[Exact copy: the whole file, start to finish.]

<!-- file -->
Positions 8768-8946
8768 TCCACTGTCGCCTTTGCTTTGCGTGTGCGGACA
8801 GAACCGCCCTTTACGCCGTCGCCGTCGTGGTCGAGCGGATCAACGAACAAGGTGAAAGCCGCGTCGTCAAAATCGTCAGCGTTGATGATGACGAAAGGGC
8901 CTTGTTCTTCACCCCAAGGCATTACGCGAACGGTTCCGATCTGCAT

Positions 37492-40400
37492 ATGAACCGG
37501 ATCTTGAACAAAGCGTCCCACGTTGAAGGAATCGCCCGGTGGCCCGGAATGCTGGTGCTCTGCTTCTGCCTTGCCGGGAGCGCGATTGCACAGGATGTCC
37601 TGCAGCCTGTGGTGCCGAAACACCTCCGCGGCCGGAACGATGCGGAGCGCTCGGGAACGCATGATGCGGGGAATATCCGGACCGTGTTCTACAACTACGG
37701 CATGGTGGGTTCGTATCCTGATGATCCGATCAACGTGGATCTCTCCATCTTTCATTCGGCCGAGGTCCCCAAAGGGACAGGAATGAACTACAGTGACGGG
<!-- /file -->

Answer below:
Positions 8768-8946
8768 TCCACTGTCGCCTTTGCTTTGCGTGTGCGGACA
8801 GAACCGCCCTTTACGCCGTCGCCGTCGTGGTCGAGCGGATCAACGAACAAGGTGAAAGCCGCGTCGTCAAAATCGTCAGCGTTGATGATGACGAAAGGGC
8901 CTTGTTCTTCACCCCAAGGCATTACGCGAACGGTTCCGATCTGCAT

Positions 37492-40400
37492 ATGAACCGG
37501 ATCTTGAACAAAGCGTCCCACGTTGAAGGAATCGCCCGGTGGCCCGGAATGCTGGTGCTCTGCTTCTGCCTTGCCGGGAGCGCGATTGCACAGGATGTCC
37601 TGCAGCCTGTGGTGCCGAAACACCTCCGCGGCCGGAACGATGCGGAGCGCTCGGGAACGCATGATGCGGGGAATATCCGGACCGTGTTCTACAACTACGG
37701 CATGGTGGGTTCGTATCCTGATGATCCGATCAACGTGGATCTCTCCATCTTTCATTCGGCCGAGGTCCCCAAAGGGACAGGAATGAACTACAGTGACGGG